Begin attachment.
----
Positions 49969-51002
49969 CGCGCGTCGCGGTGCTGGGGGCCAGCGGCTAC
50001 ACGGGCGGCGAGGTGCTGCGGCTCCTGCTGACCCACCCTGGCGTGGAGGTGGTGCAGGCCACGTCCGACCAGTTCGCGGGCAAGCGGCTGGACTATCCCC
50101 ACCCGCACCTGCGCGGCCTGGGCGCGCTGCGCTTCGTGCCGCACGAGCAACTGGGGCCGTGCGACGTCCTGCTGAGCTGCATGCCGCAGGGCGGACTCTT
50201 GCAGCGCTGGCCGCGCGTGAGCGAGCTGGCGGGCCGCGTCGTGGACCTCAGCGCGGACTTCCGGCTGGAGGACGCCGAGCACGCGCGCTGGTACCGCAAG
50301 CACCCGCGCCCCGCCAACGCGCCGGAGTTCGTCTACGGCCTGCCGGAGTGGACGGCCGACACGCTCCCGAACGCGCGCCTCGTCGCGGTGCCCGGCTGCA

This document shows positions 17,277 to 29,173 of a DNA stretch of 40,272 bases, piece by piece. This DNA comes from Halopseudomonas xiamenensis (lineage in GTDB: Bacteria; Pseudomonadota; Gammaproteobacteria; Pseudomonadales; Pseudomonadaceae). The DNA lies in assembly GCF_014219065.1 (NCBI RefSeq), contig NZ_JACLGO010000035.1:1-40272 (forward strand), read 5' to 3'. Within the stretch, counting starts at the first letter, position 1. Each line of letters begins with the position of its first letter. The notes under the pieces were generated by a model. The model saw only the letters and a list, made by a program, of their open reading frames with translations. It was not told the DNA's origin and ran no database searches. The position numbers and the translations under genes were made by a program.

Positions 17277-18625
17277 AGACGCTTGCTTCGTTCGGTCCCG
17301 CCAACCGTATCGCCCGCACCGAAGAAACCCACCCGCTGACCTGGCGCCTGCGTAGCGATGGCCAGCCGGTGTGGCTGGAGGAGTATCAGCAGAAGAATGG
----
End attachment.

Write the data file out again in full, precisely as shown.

Positions 49969-51002
49969 CGCGCGTCGCGGTGCTGGGGGCCAGCGGCTAC
50001 ACGGGCGGCGAGGTGCTGCGGCTCCTGCTGACCCACCCTGGCGTGGAGGTGGTGCAGGCCACGTCCGACCAGTTCGCGGGCAAGCGGCTGGACTATCCCC
50101 ACCCGCACCTGCGCGGCCTGGGCGCGCTGCGCTTCGTGCCGCACGAGCAACTGGGGCCGTGCGACGTCCTGCTGAGCTGCATGCCGCAGGGCGGACTCTT
50201 GCAGCGCTGGCCGCGCGTGAGCGAGCTGGCGGGCCGCGTCGTGGACCTCAGCGCGGACTTCCGGCTGGAGGACGCCGAGCACGCGCGCTGGTACCGCAAG
50301 CACCCGCGCCCCGCCAACGCGCCGGAGTTCGTCTACGGCCTGCCGGAGTGGACGGCCGACACGCTCCCGAACGCGCGCCTCGTCGCGGTGCCCGGCTGCA

This document shows positions 17,277 to 29,173 of a DNA stretch of 40,272 bases, piece by piece. This DNA comes from Halopseudomonas xiamenensis (lineage in GTDB: Bacteria; Pseudomonadota; Gammaproteobacteria; Pseudomonadales; Pseudomonadaceae). The DNA lies in assembly GCF_014219065.1 (NCBI RefSeq), contig NZ_JACLGO010000035.1:1-40272 (forward strand), read 5' to 3'. Within the stretch, counting starts at the first letter, position 1. Each line of letters begins with the position of its first letter. The notes under the pieces were generated by a model. The model saw only the letters and a list, made by a program, of their open reading frames with translations. It was not told the DNA's origin and ran no database searches. The position numbers and the translations under genes were made by a program.

Positions 17277-18625
17277 AGACGCTTGCTTCGTTCGGTCCCG
17301 CCAACCGTATCGCCCGCACCGAAGAAACCCACCCGCTGACCTGGCGCCTGCGTAGCGATGGCCAGCCGGTGTGGCTGGAGGAGTATCAGCAGAAGAATGG